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Roberto Ierusalimschy wrote:
> The point is not performance. Whenever you set a __gettable metamethod
> to a table, you cannot access that table except through a "rawget" call.

Edgar Toernig wrote:
> Like "rawset" for __newindex? ;-)

Hmm, the above statements reminded me of something.
Perhaps neither camp is 100% right or 100% wrong.  In fact maybe they are
both exactly 50% right and 50% wrong.

A __gettable metamethod is not useful to implementing "properties".  After
all if you already have a value for the property then there is no need to
generate the value via a handler function AND whatever value is stored "in
the property location" is not really the property's value anyway because it
might not be what is returned from the function.  __index on the other hand
allows both property "get" handlers AND lazy evaluation / caching schemes.

So chock one up to the "status quo" camp.  __gettable is a dud. (*)

On the other hand a "set" handler is all about triggering an action when
something tries to change the value of a property.  __newindex catches the
case in which "the user" attempts to change the value from nothing to
something, but it won't catch the case in which "the user" attempts to
change the value from something to something else.  So __newindex allows the
protection of nothing, but not the protection of something.  Furthermore you
can't even use it to be picky about what "somethings" get added because "the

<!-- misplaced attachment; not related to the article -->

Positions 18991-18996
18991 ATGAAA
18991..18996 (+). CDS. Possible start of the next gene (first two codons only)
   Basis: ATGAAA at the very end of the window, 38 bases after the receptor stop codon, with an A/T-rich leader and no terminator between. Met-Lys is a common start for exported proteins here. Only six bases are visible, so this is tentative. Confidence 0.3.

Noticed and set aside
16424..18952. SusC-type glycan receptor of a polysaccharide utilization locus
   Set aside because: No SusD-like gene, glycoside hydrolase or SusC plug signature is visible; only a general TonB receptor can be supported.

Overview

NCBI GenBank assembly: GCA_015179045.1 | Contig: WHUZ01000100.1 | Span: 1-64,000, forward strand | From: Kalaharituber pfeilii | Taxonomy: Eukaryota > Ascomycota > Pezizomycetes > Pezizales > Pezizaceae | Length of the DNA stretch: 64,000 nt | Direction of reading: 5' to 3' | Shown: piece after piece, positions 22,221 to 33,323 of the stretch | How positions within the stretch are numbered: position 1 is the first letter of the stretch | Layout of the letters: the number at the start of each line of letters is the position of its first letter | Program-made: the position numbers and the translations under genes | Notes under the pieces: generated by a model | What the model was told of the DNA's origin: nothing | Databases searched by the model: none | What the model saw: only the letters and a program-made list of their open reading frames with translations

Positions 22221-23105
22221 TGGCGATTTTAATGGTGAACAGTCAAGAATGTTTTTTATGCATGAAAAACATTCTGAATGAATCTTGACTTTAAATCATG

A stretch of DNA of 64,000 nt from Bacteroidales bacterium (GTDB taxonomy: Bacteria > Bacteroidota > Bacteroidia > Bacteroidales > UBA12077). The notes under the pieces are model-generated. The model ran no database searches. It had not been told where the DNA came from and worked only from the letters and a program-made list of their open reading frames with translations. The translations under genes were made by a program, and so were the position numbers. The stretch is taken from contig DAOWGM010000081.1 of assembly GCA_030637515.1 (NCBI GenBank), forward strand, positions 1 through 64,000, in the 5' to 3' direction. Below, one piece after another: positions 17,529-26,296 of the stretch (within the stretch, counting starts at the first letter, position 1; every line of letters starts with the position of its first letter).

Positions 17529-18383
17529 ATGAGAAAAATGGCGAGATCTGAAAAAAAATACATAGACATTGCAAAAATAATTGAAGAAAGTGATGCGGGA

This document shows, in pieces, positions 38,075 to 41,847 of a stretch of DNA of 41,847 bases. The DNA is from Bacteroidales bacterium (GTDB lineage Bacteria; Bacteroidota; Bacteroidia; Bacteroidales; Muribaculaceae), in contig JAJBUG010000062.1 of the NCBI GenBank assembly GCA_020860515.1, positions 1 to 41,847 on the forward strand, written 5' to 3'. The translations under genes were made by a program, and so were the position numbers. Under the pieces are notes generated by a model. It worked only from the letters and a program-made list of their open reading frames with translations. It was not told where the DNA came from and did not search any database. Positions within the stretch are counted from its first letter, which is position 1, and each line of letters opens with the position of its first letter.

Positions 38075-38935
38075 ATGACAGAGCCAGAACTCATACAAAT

user" can easily "two step" around your checks by adding an "acceptable"
value and then changing it to something "unacceptable".  __settable on the
other hand can't be "two stepped" around and it can protect all the
somethings (and the nothings as well).

So chock one up to the "new order" camp.  __newindex is a dud.

  1. __newindex is dead weight (or rather doesn't go far enough), but
__settable would be a very useful addition to Lua.
  2. __gettable would not add anything useful to Lua and __index simplifies
Lazy evaluation and allows it to operate with no continual overhead.

(*) Some might claim that __gettable, in "protecting" existing members from
read access, allows for "private" members.  In fact it does, however, the
fact that __gettable applies to the whole table rather than just specific
members means that some method must be created to distinguish "public"
members from "private" members.  Upvalues provide a much cleaner system for
implementing private members though they make things more "private" than
C++'s "private" specifier (because the values would be unreachable by other
instances of the same "type").